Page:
“It will be mighty hard on his nerves,” said he, “if he comes to know how he squatted and worked for days and weeks over that diabolical trap that opens downward. He’s a strong man, but he’s got enough on his nerves as it is. No, I won’t tell him. He is going to do the handsome thing by us, and it would be mean for me to do the unhandsome thing by him. By George! I don’t believe he could sleep for two or three nights if he knew what I know! No, sir! You just keep your mouth shut until we are safe and sound in some civilized spot, with the whole business settled, and Shirley and me discharged. Then I will tell the captain about it, so that nobody need ever trouble his mind about coming back to look for gold rings and royal mummies. If I don’t get back before my watch is called, I’ll brazen it out somehow. We’ve got to twist discipline a little when we are all hard at work at a job like this.”
He left his shoes on the sand of the cove, and swam to the ship without taking time to undress. He slipped over the taffrail, and had scarcely time to get below and change his clothes before his watch was called.
THE CAPTAIN WRITES A LETTER
On the afternoon of the next day, the Miranda, having taken in water, set sail, and began her long voyage to Rio Janeiro, and thence to France.
Now that his labors were over, and the treasure of the Incas safely stored in the hold of the brig, where it was ignominiously acting as ballast, Captain Horn seated himself comfortably in the shade of a sail and lighted his pipe. He was tired of working, tired of thinking, tired of planning—tired in mind, body, and even soul; and the thought that his work was done, and that he was actually sailing away with his great prize, came to him like a breeze from the sea after a burning day. He was not as happy as he should have been. He knew that he was too tired to be as happy as his circumstances demanded, but after a while he would attend better to that business. Now he was content to smoke his pipe, and wait, and listen to the distant music from all the different kinds of enjoyment which, in thought, were marching toward him. It was true he was only beginning his long voyage to the land where he hoped to turn his gold into available property. It was true that he might be murdered that night, or some other night, and that when the brig, with its golden cargo, reached port, he might not be in command of her. It was true that a hundred things might happen to prevent the advancing enjoyments from ever reaching him. But ill-omened chances threaten everything that man is doing, or ever can do, and he would not let the thought of them disturb him now.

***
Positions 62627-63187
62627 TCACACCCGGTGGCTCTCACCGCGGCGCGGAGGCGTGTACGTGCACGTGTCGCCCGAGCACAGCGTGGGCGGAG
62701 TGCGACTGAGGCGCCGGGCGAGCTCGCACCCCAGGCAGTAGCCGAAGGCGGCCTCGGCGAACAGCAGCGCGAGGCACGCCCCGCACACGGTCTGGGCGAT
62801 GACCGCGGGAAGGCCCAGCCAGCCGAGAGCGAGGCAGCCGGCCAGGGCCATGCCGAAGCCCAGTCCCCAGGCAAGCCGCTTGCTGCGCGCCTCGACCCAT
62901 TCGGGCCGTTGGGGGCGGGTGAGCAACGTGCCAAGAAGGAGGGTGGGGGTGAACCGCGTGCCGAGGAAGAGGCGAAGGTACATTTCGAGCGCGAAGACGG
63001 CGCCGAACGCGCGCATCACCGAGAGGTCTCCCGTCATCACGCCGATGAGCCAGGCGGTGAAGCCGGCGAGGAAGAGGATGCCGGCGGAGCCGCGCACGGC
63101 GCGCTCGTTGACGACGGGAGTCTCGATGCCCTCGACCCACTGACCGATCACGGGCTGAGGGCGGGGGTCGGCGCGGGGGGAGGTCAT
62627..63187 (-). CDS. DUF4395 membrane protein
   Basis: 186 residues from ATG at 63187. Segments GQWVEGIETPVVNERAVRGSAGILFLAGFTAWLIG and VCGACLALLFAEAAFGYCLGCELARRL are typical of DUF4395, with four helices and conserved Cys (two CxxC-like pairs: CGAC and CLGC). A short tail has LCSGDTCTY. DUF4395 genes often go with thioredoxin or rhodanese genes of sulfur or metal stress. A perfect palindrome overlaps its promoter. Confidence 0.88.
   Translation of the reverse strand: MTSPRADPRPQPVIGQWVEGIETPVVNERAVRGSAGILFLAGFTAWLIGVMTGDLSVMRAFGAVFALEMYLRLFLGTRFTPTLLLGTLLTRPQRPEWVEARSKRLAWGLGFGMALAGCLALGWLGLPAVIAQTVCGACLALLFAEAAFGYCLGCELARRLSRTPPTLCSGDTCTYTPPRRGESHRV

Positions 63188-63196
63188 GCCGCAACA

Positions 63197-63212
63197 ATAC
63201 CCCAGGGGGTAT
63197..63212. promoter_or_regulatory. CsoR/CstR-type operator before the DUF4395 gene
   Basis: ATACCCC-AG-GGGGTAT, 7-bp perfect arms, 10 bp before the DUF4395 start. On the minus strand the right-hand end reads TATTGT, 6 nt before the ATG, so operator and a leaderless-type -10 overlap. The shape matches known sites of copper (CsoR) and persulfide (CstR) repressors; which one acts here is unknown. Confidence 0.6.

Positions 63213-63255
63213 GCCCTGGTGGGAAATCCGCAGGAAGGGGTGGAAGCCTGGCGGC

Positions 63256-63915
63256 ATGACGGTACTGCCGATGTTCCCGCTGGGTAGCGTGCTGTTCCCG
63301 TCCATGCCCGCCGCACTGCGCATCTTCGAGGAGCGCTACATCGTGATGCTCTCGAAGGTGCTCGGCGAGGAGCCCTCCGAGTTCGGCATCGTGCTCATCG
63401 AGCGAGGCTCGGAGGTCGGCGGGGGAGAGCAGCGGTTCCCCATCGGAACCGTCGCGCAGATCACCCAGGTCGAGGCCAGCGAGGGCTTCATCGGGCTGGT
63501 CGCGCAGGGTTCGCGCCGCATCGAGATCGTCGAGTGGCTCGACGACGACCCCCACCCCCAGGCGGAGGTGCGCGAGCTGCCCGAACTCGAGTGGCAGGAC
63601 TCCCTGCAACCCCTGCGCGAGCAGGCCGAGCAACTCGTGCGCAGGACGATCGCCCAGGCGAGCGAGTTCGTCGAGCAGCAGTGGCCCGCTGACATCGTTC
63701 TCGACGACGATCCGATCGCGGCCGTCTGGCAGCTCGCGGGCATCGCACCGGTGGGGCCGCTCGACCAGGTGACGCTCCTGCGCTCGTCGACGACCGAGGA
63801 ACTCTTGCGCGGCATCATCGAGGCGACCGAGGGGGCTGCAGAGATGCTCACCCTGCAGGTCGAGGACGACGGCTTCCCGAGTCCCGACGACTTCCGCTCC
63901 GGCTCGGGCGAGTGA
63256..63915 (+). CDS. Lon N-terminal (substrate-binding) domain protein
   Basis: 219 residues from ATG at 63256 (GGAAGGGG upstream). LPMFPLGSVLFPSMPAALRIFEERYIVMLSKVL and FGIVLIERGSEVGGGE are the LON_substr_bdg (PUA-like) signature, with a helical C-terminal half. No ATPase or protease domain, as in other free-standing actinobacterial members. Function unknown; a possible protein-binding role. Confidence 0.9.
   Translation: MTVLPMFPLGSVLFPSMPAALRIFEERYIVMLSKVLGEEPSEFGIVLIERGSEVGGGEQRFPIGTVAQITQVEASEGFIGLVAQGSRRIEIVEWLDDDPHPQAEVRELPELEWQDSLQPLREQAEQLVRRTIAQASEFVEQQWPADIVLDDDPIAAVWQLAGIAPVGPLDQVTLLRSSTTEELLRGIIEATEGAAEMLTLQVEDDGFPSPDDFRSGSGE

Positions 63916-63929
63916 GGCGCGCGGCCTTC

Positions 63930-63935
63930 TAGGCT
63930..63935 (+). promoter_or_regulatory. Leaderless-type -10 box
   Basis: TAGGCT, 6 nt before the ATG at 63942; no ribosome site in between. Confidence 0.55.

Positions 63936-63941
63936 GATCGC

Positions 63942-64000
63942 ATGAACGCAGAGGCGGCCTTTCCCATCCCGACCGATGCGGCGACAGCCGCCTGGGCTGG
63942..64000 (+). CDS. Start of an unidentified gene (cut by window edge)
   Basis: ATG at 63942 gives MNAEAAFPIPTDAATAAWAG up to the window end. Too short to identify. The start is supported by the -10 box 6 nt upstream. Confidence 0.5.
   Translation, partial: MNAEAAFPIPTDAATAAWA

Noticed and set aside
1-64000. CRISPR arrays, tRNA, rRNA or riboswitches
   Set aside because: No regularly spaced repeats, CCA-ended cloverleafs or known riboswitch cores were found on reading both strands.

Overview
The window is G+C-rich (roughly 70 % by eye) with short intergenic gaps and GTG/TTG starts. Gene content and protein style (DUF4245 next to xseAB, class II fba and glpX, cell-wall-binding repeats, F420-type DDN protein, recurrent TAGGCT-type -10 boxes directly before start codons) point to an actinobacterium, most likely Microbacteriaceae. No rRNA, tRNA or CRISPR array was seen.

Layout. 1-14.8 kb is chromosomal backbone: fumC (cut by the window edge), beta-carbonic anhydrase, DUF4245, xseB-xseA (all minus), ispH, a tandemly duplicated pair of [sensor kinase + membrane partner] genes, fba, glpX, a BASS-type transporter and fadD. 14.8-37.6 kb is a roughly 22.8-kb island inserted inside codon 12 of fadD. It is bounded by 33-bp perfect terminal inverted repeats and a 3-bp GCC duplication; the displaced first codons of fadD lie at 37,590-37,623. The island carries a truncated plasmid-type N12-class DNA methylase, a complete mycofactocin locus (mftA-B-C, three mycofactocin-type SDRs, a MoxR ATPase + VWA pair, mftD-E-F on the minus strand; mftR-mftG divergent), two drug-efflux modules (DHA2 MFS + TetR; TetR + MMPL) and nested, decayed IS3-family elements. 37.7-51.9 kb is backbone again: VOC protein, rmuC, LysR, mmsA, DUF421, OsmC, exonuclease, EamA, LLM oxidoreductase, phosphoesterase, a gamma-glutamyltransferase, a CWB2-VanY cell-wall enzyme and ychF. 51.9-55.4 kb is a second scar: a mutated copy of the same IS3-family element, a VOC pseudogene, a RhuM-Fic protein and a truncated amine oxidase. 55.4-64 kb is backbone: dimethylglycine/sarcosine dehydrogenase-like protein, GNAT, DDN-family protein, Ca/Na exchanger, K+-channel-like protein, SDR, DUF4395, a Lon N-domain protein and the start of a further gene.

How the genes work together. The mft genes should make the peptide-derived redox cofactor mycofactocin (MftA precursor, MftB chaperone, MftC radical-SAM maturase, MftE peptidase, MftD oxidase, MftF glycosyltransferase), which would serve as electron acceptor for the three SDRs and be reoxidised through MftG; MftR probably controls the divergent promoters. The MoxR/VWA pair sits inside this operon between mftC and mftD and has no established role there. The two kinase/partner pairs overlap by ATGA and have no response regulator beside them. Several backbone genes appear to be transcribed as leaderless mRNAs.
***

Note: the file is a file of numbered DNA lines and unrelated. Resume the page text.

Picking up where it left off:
Everybody on board the Miranda was glad to rest and be happy, according to his methods and his powers of anticipation. As to any present advantage from their success, there was none. The stones and sand they had thrown out had ballasted the brig quite as well as did the gold they now carried. This trite reflection forced itself upon the mind of Burke.